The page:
leaving the Blasket Islands

Great Blasket from above the ferry jetty

on my first trip to Ireland, my companions and I did a circuit of the Dingle Peninsula by car as I was taking them to Tralee to catch a bus to Dublin (on what turned out to be the Saturday at the heart of the Rose Festival; traffic was … interesting). one of my greatest regrets our self-imposed restrictions was that we only got a glimpse of the Blasket Islands as we zipped around Slea Head on what purported to be a two-lane road. (fortunately, almost everyone makes the drive in a clockwise direction.) my desire to visit the islands only grew as I continued my trip up the west coast, learning more about what happened to Irish farmers and families during the 19th century, and later in reading historical accounts of the last two centuries of Irish history – both fiction and non-fiction.

and so, when planning out our Dingle hike I knew I wanted to plan in a rest day to allow us time to take the ferry out to the island. armed with an approximate departure timetable for the fery, we started out at the heritage center which provided a pretty comprehensive look at life on the island, of linguistic heritage, animals and plant life, and the nature of the diaspora when the island was evacuated in 1953.

the islands were inhabited by small clusters of people for centuries, with the largest community on the Great Blasket (up to about 160 individuals). the islands saw an influx of residents from people fleeing the abominable policies of Lord Ventry (who owned much of the arable terrain on the mainland) during the Famine, though population declined in the 1840s all the same due to the effects of the Famine.

one of the single-family islands as seen from the main island

some of the smaller islands were home to single families and while in later years, particularly as the young emigrated and the remaining population aged, they relied on assistance from the mainland, their relative isolation and success as fishermen insulated them from the worst devastation of the Famine. the population didn’t begin to decline until the 20th century, when people hearing the success stories of those who had fled the Famine for America started leaving for better opportunities than a remote, island fishing community could offer. an outbreak of typhoid in the 1890s affected population as well. in the early 20th century, the government offered improvements, such as building a breakwater and new slipway; all the same, trips to and from the mainland still required adequate weather.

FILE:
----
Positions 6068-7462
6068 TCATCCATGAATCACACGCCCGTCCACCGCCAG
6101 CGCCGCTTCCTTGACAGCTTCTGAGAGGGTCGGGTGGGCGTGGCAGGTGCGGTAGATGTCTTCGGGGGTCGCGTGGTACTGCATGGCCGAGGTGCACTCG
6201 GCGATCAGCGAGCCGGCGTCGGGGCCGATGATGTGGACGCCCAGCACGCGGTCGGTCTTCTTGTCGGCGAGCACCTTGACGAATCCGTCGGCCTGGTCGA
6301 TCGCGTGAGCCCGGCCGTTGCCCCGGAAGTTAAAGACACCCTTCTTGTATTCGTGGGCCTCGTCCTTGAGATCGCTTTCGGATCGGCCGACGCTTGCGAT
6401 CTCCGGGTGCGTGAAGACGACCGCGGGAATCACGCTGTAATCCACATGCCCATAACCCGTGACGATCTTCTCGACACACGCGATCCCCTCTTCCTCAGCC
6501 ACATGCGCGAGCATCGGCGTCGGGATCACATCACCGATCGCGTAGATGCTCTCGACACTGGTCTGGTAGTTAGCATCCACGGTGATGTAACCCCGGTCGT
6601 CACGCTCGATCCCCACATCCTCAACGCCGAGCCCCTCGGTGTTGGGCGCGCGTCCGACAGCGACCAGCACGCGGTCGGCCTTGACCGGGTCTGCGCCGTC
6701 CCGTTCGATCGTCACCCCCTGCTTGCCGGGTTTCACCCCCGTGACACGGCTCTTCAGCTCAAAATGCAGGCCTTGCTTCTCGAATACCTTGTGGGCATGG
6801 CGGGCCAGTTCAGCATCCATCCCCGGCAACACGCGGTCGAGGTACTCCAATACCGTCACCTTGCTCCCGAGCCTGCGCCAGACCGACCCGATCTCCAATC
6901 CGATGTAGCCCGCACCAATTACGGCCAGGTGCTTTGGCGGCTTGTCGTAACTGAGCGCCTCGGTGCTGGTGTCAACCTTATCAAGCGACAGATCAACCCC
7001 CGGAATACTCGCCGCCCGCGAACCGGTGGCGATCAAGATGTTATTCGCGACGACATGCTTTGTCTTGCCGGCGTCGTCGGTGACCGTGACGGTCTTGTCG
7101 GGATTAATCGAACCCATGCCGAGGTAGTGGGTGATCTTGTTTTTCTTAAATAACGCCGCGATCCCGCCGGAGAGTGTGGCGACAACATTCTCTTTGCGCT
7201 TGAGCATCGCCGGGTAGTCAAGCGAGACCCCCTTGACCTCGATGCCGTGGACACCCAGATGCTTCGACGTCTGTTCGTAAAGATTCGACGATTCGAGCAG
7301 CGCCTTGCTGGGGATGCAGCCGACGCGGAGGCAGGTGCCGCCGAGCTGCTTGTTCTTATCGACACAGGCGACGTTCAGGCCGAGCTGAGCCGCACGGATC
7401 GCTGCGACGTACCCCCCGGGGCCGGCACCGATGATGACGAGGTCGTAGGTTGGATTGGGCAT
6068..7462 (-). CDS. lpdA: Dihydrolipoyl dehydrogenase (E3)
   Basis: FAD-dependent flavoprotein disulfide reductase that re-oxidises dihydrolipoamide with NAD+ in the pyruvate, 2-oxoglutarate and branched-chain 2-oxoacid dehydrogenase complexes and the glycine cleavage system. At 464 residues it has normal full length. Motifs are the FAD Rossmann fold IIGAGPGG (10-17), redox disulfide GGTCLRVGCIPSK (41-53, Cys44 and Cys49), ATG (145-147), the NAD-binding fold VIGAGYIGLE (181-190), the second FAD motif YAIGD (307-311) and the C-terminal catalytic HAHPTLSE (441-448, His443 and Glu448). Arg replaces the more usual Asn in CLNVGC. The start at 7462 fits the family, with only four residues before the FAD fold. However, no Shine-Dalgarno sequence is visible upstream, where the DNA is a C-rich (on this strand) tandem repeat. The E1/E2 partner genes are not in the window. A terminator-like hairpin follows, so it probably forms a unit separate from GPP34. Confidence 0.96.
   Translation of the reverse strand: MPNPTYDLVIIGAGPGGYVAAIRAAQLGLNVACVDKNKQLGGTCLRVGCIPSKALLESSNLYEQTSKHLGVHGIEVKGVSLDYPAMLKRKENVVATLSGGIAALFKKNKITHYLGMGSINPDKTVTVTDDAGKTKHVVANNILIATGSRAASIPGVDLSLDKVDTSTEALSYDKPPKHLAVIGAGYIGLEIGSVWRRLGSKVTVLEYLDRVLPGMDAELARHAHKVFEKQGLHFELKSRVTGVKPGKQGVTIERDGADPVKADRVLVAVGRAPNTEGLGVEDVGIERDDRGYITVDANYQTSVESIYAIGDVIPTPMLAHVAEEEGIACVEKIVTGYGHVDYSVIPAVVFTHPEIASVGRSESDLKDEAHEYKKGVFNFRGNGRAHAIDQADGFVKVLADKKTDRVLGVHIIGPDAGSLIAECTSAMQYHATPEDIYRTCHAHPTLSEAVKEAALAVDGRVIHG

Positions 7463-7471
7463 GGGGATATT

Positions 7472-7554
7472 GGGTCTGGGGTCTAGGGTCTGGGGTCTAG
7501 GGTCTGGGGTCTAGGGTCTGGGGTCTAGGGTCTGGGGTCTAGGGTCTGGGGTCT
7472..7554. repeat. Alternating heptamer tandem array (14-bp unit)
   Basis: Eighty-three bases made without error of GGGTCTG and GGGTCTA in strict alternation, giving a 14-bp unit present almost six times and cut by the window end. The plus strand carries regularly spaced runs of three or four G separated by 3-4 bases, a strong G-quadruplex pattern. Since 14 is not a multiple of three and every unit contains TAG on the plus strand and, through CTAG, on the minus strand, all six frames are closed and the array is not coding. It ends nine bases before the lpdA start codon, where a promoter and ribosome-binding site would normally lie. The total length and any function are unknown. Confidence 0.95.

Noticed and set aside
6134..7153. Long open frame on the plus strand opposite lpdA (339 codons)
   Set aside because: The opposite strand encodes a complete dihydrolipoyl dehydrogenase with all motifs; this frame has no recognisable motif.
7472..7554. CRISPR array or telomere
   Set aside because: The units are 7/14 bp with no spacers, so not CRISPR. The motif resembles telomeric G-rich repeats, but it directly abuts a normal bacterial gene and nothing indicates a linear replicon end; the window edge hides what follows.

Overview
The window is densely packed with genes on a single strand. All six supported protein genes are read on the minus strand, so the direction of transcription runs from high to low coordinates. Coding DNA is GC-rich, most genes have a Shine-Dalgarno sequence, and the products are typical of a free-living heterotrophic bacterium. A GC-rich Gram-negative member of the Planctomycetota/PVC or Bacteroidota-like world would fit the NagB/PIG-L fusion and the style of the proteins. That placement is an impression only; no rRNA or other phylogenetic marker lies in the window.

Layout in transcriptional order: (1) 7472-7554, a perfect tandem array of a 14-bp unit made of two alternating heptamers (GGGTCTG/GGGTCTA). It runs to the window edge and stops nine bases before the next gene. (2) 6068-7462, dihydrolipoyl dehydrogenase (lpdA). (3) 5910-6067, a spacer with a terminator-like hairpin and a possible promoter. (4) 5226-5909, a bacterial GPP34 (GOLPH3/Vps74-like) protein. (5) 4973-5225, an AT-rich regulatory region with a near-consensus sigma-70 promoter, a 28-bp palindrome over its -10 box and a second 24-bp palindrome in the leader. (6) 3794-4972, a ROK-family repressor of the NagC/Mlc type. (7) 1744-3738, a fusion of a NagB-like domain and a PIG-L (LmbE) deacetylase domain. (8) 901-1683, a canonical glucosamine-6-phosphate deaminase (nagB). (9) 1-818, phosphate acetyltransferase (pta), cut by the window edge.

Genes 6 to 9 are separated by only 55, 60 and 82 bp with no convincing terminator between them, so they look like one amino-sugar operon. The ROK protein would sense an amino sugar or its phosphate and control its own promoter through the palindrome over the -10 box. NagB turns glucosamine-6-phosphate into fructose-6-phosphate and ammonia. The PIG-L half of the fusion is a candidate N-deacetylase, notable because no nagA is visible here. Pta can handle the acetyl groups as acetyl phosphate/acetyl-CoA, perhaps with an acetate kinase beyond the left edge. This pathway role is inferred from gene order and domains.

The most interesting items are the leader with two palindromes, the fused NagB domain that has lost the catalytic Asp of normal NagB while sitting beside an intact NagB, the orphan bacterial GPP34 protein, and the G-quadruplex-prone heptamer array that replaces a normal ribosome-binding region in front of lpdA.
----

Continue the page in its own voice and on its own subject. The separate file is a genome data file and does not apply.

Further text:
village on the Great Blasket from above

around the same time, cultural researchers became aware of the unique nature of the Blasket Islands – as an isolated community who’d defended their Gaelic language and heritage well in the face of efforts of the occupying English government to eradicate it from all of Ireland. (today, areas such as the Dingle Peninsula, Donegal and elsewhere Gaelic retains a strong presence are areas of governmentally-protected preservation called gaeltachts.) several researchers headed out to the islands to meet with inhabitants and to encourage them to share their stories for publication. quite a few took the opportunity, including Peig Sayers, who was actually born on the mainland (in Dun Choain) and married onto the island. her memoir Peig is one of the most well-known of the Gaelic Revival literature (it was certainly one of the easiest to find her book when looking for those Blasket narratives at a local bookshop after my first glimpse of the Blasket Islands in 2009).

ultimately, the exodus of young people took its toll on the island – while the island housed some 160 inhabitants in 1911, by the late 1940s only a few dozen people lived on the island (51, including infants, recorded in 1947). demands of subsistence living made further habitation of the islands untenable. trips to and from the mainland with necessities could only take place during good weather and the aging population increasingly could not keep up with the demands of island life; many abandoned the island in the decades prior to the final abandonment. eventually, the Irish government determined the islands must be evacuated and the last of the inhabitants left the island on 17 November 1953, relocating primarily elsewhere on the peninsula, as well as to America.